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(2R,6R)-hydroxynorketamine exerts mGlu2 receptor-dependent antidepressant actions.

Proc Natl Acad Sci U S A; 116(13): 6441-6450, 2019 03 26.
Artigo em Inglês | MEDLINE | ID: mdl-30867285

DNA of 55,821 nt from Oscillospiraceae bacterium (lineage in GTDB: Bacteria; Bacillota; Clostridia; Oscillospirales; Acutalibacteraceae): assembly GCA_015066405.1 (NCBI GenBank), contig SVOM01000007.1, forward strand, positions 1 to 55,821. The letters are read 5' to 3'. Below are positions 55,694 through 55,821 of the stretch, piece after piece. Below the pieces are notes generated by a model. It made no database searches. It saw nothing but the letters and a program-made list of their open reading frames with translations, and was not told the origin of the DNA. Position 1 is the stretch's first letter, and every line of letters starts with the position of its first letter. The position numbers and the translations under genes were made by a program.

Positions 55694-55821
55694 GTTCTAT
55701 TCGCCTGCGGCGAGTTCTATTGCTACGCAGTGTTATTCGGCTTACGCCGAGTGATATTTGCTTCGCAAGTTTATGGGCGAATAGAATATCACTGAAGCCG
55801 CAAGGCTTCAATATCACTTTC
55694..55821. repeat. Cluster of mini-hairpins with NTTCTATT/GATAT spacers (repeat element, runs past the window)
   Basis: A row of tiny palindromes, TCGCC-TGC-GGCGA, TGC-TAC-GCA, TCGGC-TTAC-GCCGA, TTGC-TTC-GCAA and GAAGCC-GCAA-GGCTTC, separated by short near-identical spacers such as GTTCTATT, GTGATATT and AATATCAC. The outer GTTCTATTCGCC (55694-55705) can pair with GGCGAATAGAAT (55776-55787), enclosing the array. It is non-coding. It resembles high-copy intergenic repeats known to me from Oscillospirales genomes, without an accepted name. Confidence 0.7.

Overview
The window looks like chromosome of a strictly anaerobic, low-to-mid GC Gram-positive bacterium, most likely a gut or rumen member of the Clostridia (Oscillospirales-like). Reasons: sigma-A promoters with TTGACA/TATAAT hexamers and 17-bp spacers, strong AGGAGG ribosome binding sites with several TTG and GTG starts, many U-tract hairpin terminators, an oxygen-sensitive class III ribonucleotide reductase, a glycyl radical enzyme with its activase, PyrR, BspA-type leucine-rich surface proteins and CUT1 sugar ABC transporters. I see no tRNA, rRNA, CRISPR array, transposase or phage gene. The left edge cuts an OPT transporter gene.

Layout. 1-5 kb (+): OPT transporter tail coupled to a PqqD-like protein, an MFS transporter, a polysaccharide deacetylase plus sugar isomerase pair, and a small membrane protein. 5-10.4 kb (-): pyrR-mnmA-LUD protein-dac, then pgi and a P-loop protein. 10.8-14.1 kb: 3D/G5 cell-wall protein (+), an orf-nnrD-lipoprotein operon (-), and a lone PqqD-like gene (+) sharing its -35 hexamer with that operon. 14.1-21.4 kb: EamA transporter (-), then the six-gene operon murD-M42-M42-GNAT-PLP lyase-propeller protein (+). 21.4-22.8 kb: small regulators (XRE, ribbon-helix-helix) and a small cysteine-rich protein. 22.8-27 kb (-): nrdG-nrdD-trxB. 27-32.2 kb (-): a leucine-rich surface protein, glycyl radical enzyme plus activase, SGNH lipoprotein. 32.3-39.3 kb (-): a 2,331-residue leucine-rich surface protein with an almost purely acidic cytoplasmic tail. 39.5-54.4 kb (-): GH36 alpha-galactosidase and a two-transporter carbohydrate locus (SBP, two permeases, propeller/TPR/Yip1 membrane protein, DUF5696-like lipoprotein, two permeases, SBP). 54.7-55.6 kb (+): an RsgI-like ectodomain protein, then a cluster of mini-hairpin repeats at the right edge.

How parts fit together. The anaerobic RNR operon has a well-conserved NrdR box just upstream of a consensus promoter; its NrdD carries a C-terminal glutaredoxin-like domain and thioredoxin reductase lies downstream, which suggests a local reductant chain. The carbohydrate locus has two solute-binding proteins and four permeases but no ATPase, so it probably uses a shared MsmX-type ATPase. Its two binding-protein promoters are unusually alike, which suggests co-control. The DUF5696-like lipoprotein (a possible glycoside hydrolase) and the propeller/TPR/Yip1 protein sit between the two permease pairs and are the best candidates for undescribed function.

Currently approved antidepressant drugs often take months to take full effect, and ∼30% of depressed patients remain treatment resistant. In contrast, ketamine, when administered as a single subanesthetic dose, exerts rapid and sustained antidepressant actions. Preclinical studies indicate that the ketamine metabolite (2R,6R)-hydroxynorketamine [(2R,6R)-HNK] is a rapid-acting antidepressant drug candidate with limited dissociation properties and abuse potential. We assessed the role of group II metabotropic glutamate receptor subtypes 2 (mGlu2) and 3 (mGlu3) in the antidepressant-relevant actions of (2R,6R)-HNK using behavioral, genetic, and pharmacological approaches as well as cortical quantitative EEG (qEEG) measurements in mice. Both ketamine and (2R,6R)-HNK prevented mGlu2/3 receptor agonist (LY379268)-induced body temperature increases in mice lacking the Grm3, but not Grm2, gene. This action was not replicated by NMDA receptor antagonists or a chemical variant of ketamine that limits metabolism to (2R,6R)-HNK. The antidepressant-relevant behavioral effects and 30- to 80-Hz qEEG oscillation (gamma-range) increases resultant from (2R,6R)-HNK administration were prevented by pretreatment with an mGlu2/3 receptor agonist and absent in mice lacking the Grm2, but not Grm3 -/-, gene. Combined subeffective doses of the mGlu2/3 receptor antagonist LY341495 and (2R,6R)-HNK exerted synergistic increases on gamma oscillations and antidepressant-relevant behavioral actions. These findings highlight that (2R,6R)-HNK exerts antidepressant-relevant actions via a mechanism converging with mGlu2 receptor signaling and suggest enhanced cortical gamma oscillations as a marker of target engagement relevant to antidepressant efficacy. Moreover, these results support the use of (2R,6R)-HNK and inhibitors of mGlu2 receptor function in clinical trials for treatment-resistant depression either alone or in combination.